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Kyle and I shopped the mall for 6 hours straight, only stopping once for a quick lunch and then to collapse and eat ice cream when we had completed all 8 floors of the mall. My one complaint for a mall so large it took professional shoppers 6 hours to get through it? There is nowhere to sit down! Well ok, not nowhere, but practically so. There is one small area with cafe tables and chairs outside of Neiman Marcus where we ate our lunch, and we saw a few 2-3 seat benches. There are many gourmet take out restaurants and coffee places so I just don’t understand where you are supposed to eat your salad? Standing while shopping? Where are the bored spouses supposed to go while their significant others shop? I guess you just really aren’t supposed to stop shopping unless you are situated in one of the mall’s expensive restaurants.

The more common mystery quoted in industry publications is exactly who is going to shop at Hudson Yards long term. Will it be tourists or locals or a mix of both? And with traditional retail areas such as Fifth Avenue doing poorly, does the city need one more shopping destination at all, even one protected from the weather? Opening weekend was a success, but only time will tell if the luster of the new and shiny shopping mall dulls or stays bright and shiny. RLS votes for shiny!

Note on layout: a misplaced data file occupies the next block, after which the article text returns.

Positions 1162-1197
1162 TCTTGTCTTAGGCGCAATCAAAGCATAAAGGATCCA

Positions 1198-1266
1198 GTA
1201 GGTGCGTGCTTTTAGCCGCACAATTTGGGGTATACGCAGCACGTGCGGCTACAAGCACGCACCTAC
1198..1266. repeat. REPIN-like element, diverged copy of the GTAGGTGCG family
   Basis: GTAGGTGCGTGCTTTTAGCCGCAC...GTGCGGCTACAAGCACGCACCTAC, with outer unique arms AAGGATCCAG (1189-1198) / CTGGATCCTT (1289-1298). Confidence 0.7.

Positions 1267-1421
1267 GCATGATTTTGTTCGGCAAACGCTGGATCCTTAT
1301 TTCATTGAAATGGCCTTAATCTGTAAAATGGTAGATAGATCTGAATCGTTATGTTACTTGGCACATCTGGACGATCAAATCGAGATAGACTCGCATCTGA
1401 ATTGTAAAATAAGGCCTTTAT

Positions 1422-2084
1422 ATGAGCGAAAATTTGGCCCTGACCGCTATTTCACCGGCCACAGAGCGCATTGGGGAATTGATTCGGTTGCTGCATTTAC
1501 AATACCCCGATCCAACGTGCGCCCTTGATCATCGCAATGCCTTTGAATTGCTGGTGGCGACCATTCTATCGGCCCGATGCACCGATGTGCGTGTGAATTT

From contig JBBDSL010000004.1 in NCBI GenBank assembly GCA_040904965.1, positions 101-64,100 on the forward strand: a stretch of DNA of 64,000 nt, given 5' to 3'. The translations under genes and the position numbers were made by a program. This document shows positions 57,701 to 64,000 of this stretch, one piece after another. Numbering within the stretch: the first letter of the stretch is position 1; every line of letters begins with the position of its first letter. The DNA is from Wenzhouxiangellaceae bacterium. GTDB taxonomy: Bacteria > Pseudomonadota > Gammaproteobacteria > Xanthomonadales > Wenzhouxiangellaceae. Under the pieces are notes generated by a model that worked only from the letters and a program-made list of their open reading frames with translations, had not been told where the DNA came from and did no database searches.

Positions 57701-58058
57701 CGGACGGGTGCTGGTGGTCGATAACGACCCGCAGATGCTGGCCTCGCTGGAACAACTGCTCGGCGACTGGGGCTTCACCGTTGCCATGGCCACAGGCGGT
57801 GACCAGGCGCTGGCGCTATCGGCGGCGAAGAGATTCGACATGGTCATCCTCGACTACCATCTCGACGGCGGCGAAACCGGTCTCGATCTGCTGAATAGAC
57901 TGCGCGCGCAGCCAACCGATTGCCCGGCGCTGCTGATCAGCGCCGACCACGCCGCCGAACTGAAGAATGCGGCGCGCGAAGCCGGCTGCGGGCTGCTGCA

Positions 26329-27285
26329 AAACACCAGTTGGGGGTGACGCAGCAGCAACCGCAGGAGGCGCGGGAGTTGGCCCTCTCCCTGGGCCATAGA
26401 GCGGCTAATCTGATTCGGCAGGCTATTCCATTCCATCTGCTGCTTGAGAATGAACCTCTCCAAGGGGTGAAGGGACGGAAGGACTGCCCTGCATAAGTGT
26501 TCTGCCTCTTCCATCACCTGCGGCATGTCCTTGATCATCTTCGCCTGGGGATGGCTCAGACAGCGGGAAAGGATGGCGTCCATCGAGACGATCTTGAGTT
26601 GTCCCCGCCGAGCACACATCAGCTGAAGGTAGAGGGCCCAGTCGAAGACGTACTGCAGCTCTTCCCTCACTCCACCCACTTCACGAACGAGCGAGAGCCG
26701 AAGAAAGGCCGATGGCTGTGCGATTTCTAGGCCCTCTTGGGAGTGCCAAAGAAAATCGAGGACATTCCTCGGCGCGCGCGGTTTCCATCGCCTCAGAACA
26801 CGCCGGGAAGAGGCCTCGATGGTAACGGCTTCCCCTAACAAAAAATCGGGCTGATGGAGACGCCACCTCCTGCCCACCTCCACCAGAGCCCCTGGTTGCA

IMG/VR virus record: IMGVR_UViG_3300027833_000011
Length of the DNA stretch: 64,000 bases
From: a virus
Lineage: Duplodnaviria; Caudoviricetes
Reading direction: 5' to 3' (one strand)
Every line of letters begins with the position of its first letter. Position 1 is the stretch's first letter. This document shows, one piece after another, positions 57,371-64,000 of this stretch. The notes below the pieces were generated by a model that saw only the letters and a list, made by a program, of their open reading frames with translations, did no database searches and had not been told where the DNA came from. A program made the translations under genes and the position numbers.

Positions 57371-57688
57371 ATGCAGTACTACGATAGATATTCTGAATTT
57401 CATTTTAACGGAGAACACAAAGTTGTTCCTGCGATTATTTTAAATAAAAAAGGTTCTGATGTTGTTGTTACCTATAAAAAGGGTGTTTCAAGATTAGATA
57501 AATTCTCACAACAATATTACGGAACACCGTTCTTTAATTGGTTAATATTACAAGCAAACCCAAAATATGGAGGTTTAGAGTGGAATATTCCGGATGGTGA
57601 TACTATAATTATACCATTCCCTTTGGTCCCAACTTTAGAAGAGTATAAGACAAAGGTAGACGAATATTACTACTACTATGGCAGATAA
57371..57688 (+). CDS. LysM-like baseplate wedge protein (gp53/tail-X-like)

Happy shopping!

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Neiman Marcus

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I’ve been shopping at Neiman Marcus for years in LA, Chicago, and DC, so I am thrilled to now have the option for my New York clients.

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The store is absolutely gorgeous with a spaciousness most New Yorkers have probably not experienced before, open-sell cosmetics, shoes placed right smack in the middle of the main floor, multiple restaurants (I love Neiman’s restaurants!), and a formidable selection of merchandise.

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This Moncler section was especially arresting. We kept finding new prints and textures we hadn’t seen at other stores.

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We were especially enamored of the sensible method by which their denim section was organized. Kyle and I wanted to dive right in and start shopping!

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I spent a lot of time (and money) in the gourmet food section, part of a new dining/shopping/experiential concept called Cooks and Merchants.

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Forty Five Ten

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Forty Five Ten is a multi-brand concept store started in Dallas in the year 2000, that has recently expanded to Miami, Napa, and now New York.  You can also check out their robust website.

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They say that their spaces mirror their inherent curiosity and commitment to design.